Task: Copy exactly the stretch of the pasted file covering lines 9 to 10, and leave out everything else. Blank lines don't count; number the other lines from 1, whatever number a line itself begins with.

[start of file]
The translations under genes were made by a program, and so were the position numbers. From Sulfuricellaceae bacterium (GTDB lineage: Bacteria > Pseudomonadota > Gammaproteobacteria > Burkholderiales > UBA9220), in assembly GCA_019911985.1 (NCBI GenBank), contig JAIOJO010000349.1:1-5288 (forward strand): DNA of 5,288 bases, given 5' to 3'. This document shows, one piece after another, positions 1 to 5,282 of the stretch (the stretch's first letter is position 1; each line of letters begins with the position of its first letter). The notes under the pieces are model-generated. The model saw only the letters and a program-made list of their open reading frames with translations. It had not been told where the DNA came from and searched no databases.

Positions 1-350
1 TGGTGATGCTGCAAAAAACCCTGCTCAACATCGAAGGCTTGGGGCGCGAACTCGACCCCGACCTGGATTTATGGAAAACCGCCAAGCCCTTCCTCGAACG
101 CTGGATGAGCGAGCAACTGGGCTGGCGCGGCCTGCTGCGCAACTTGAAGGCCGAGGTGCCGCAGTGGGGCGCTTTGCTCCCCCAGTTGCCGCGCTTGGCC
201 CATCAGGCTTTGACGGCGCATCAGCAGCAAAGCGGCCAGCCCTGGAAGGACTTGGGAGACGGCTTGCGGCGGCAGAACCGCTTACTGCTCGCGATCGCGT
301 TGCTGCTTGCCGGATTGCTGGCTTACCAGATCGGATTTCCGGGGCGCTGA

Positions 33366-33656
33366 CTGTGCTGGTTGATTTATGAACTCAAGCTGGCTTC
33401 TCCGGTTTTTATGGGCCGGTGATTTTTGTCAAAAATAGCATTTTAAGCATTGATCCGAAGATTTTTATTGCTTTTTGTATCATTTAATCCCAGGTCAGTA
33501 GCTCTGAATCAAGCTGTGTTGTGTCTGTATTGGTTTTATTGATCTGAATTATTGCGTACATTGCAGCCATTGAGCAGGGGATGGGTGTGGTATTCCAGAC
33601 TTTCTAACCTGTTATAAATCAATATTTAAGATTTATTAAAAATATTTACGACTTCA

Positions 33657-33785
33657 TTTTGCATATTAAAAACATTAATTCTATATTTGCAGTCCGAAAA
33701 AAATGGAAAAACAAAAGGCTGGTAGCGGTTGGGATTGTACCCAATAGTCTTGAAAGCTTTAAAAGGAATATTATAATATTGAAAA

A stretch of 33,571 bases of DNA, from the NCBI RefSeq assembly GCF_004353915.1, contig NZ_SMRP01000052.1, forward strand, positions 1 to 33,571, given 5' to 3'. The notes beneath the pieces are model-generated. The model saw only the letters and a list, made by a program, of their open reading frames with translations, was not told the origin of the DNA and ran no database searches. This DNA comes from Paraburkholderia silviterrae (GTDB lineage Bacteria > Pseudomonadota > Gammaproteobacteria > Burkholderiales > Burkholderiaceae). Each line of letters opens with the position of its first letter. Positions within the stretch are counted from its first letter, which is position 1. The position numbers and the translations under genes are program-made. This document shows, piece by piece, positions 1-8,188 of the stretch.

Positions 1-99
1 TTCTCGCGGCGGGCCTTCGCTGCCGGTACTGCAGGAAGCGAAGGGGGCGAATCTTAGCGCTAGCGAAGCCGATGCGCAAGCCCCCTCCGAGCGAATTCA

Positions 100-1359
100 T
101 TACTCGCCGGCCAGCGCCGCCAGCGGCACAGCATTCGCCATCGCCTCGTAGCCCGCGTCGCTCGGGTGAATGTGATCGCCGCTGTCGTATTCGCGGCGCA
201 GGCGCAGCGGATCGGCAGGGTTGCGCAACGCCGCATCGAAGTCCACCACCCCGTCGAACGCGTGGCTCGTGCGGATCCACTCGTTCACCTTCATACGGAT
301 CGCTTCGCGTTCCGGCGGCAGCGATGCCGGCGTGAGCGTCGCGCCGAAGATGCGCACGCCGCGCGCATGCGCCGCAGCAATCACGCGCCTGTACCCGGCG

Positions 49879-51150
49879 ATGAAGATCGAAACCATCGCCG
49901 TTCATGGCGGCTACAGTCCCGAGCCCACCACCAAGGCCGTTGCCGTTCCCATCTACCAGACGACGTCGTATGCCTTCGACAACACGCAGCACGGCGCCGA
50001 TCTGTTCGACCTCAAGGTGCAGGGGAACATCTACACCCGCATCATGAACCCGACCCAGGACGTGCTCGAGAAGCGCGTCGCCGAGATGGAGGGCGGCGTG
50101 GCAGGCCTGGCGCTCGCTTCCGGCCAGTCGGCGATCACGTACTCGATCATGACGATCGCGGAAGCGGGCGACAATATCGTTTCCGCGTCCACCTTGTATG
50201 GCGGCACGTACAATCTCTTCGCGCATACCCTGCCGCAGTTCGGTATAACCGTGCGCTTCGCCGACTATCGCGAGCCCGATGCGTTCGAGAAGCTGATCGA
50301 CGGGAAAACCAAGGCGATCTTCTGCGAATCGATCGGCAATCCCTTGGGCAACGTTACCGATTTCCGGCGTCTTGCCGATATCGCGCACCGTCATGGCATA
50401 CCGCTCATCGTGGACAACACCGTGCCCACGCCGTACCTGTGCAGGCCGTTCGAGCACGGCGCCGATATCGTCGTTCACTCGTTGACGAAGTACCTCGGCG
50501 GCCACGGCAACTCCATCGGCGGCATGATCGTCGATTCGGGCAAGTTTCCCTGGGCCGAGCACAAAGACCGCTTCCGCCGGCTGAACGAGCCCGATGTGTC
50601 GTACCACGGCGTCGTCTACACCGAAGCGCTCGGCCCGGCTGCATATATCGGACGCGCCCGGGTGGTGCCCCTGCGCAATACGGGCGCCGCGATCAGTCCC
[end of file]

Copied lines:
33401 TCCGGTTTTTATGGGCCGGTGATTTTTGTCAAAAATAGCATTTTAAGCATTGATCCGAAGATTTTTATTGCTTTTTGTATCATTTAATCCCAGGTCAGTA
33501 GCTCTGAATCAAGCTGTGTTGTGTCTGTATTGGTTTTATTGATCTGAATTATTGCGTACATTGCAGCCATTGAGCAGGGGATGGGTGTGGTATTCCAGAC